- It breaks up SQL queries into multiple HBase scans and runs them in parallel.
- It takes care of salting, or randomizing the row key with a salting byte for a particular table, which enables you to migrate the issue of hotspotting (that is, having data in few RegionsServers) and help uniformly distribute write and read workload across all RegionsServers.
- It offers pre-splits, encoding, optimized filters, and much more.
Understanding the solution
Although Apache Phoenix and HBase are powerful tools to access, manage, and process big data sets, it’s not without a cost, as the processing of both Phoenix and HBase is coupled with the underlying data storage.
Therefore, by decoupling the query processing from the data to a different cluster outside of HBase, we essentially move the resource-intensive query computations away from HBase to a cluster dedicated to do those intensive high CPU/resource operations.
Accessing Phoenix data using Spark and HBase snapshots
It goes without saying that for this solution we need to use some type of a distributed processing engine to support large data retrievals. In our case, we’ll use Apache Spark.
The real question, then, is how can we access Phoenix-based data without going through the HBase/Phoenix client and taking resources from others.
As mentioned earlier, an HBase table snapshot contains metadata about the table, such as where the data and HFiles are stored, which regions, and, as a result, the corresponding scan ranges — the start of the region and end of the region.
By using the snapshot metadata, we can reconstruct the same logic Phoenix/HBase is using to get and retrieve the data by accessing the HFiles directly from Spark, which means we moved the processing from the HBase cluster to the Spark cluster.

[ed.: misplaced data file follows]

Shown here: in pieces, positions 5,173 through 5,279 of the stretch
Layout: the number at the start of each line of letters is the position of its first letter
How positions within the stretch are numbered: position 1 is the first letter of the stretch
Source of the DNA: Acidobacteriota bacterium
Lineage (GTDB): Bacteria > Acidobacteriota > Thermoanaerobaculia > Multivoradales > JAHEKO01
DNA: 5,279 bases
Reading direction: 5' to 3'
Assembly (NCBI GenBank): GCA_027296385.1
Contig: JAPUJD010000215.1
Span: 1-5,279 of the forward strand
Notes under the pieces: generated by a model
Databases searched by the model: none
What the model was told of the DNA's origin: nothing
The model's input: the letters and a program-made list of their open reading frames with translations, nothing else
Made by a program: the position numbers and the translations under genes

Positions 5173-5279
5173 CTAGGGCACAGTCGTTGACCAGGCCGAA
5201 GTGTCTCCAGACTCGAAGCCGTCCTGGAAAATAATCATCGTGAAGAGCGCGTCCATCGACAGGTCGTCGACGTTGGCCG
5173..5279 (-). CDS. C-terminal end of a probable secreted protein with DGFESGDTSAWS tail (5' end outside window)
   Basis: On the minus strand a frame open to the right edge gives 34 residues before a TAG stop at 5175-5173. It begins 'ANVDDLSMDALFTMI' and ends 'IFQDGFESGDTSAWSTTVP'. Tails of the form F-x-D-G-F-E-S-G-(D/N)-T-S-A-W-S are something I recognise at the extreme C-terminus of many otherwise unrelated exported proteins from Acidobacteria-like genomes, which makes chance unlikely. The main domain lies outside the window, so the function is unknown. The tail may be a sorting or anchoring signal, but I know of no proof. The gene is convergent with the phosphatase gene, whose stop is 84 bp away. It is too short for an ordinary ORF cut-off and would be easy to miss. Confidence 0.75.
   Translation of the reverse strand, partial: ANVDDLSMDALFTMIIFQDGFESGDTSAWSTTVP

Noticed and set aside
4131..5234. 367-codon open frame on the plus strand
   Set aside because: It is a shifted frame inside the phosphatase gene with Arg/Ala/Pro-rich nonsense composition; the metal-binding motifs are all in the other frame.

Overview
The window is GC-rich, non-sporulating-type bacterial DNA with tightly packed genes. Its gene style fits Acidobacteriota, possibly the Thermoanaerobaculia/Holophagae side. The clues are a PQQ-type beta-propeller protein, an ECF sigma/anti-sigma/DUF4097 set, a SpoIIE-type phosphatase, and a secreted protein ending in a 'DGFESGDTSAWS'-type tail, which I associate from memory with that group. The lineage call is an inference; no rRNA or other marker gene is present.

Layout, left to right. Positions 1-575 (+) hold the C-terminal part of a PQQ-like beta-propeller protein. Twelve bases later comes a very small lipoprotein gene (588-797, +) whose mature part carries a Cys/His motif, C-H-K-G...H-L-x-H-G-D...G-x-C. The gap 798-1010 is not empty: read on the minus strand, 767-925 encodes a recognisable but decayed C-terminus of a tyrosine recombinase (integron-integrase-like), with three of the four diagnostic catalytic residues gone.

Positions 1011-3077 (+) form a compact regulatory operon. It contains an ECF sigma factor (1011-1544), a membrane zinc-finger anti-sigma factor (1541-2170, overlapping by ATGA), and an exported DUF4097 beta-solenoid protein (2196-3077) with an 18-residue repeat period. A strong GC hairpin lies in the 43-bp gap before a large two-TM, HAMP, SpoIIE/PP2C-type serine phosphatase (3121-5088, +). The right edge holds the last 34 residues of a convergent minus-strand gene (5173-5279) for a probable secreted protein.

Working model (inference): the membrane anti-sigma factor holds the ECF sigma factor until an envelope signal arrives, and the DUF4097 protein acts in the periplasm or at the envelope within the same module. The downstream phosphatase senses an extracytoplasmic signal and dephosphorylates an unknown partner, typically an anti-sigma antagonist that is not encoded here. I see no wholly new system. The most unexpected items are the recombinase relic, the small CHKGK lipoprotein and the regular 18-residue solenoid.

There’s also one last problem. The data is salted, encoded, and stored by Phoenix, which means what you see in HBase is mostly unreadable Phoenix-encoded byte values. Hence, in addition to getting the data directly from HFiles, we also need to decode the values from byte values to readable formats such as strings and integers.
How do you do it?
The following is a rough guide for how to do it.
First and foremost, snapshots
This won’t be possible without a snapshot of the HBase table. To take a snapshot of the table, do the following in the HBase shell:
Second, create an HBase scan
Given a table defined by an HBase row keys (that is, a sorting key like UserID|VideoId|Timestamp), do the following:
Step 1. Translate the row key columns to bytes
Convert each column/part in the row key into a byte array:
Step 2. Concatenate and salting
Concatenate the converted byte array columns in the row key:
If salting was enabled on the table, call generateRowKey with the bucket value.